LGBTQ people: Canaries in a violent coal mine
Did you read about the group of staid U.S. historians who just met privately with President Biden to warn him that U.S. democracy is teetering? They told him we’re closer to civil war and authoritarian rule than at any point in history since the 1860s.
Guess who knew that already? Queer people. Black people. Immigrants. Women. Politicians on the right are using us as punching bags, and violence is breaking out everywhere.
It’s not in our imaginations, and I’ll show you the data in just a minute to back that up. Then I’ll explain what that has to do with the breakdown of democracy.
But first, let’s meet some canaries.
Chuck Johnson and J.P. Singh recently told the Washington Blade a group of young men spotted them holding hands steps away from their D.C. home. As the couple was returning from an evening out, the group shouted that they were “faggots” and punched them both. The couple ran, but the men chased them down. They knocked Chuck to the ground, punching and kicking him.
Responding to J.P.’s 911 call, EMS rushed Chuck to the hospital where he was treated for a broken thumb and underwent surgery for a jaw broken in two places.
According to the Blade, another gay couple was attacked in D.C. under similar unprovoked circumstances on Aug. 7, chased down by random strangers who objected to them holding hands, then called them “monkeypox faggots,” knocking them to the ground, brutally punching and kicking them.
Jacob and Christian are also canaries.
They’re a gay couple who were attacked while standing at the end of Christian’s driveway in a suburb of Salt Lake City, Utah in July. A group of young men in a car spotted them hugging. They jumped out, yelling, “We don’t like gay people in our street.”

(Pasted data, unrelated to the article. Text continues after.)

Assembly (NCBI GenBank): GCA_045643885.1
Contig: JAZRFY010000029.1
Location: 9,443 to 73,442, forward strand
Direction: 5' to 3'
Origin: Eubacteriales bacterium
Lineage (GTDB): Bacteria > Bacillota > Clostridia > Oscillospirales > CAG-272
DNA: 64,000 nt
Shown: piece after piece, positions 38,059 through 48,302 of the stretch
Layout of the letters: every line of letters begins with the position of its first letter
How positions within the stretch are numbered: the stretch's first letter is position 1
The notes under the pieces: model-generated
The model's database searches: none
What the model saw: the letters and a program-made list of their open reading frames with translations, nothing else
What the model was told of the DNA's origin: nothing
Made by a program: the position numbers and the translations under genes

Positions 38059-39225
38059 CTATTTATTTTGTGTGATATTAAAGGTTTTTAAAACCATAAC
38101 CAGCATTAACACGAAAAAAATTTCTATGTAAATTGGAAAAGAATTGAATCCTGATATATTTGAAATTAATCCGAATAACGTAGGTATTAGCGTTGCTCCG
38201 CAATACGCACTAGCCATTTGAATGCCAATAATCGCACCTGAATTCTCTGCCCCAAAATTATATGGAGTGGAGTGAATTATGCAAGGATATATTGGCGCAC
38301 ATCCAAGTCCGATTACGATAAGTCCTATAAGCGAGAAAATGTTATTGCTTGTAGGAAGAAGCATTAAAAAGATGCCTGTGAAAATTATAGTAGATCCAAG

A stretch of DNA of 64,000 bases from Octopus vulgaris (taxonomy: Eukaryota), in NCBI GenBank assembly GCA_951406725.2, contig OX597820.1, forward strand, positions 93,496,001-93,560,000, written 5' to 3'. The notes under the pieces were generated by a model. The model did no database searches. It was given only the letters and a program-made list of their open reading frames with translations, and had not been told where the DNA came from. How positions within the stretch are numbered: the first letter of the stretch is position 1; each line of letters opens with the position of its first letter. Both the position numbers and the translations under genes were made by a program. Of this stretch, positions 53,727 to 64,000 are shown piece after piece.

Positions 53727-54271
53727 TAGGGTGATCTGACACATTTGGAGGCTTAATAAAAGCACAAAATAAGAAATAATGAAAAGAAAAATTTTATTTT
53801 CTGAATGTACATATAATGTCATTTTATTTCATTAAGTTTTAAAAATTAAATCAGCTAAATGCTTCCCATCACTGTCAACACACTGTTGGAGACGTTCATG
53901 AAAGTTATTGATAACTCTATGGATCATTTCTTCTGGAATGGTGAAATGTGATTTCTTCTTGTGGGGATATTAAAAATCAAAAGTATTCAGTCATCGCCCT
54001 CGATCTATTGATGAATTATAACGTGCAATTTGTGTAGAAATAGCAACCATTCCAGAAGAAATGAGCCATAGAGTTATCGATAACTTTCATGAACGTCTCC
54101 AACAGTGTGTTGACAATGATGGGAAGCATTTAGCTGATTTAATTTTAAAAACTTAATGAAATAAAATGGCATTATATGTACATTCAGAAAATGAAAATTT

Christian tried to defend Jacob from violence by stepping in front of him. He ended up on the ground, beaten so badly he landed in the hospital diagnosed with brain swelling.
I interviewed Christian and his family earlier this month and learned that he often puts up with anti-gay slurs shouted at him in the street by random strangers.
Over the past week, nurses and doctors in Boston have received a barrage of hateful phone calls and text messages, including at least one bomb threat, inspired by anti-LGBTQ extremist Chaya Raichik of Brooklyn who tweets as Libs of Tiktok. Raichik objects to parents choosing gender-affirming care for transgender teens, and she objects to medical providers delivering that care. She used Twitter to unleash an army of Proud Boys and other haters.
Slate reporter and Harvard Law instructor Alejandra Caraballo tweeted this: “In the last 5 days, Libs of Tiktok has tweeted and retweeted 14 posts about Boston Children’s Hospital. As a result, BCH providers are being inundated in death threats and harassing calls and emails. It’s now affecting their services. This is stochastic terrorism, full stop.”
When I saw the tweet, I called a friend of mine who practices internal medicine at a different Boston hospital. As I asked him for a comment, he reminded me that we watched the 2016 election returns together at a bar in Detroit.
“I won’t say I told you so,” he said. “But I told you so.”
I remembered how fearful he became the night Donald Trump was elected. “I’m from Lebanon,” he reminded me, “and my last name broadcasts ‘Arab’ loud and clear. Trump is going to make my life hell, and since you’re a gay man, you’d better be as worried as I am.”
Libs of Tiktok is the tip of the iceberg on Twitter, where attacks against LGBTQ people are constant background noise, and where community standards meant to prohibit slurs and attacks are rarely enforced. Caraballo asks in her tweet thread, “When will Twitter do something about [Libs of TikTok] and their ability to rile up massive harassment campaigns against their targets? Last time it was Nazis at pride and drag events. This time it’s threatening pediatricians.”
According to a new study released on Aug. 10 by the Human Rights Campaign and the Center for Countering Digital Hate, “discriminatory and inflammatory “grooming” content surge by over 400% across social media platforms” in response to Florida’s Don’t Say Gay law.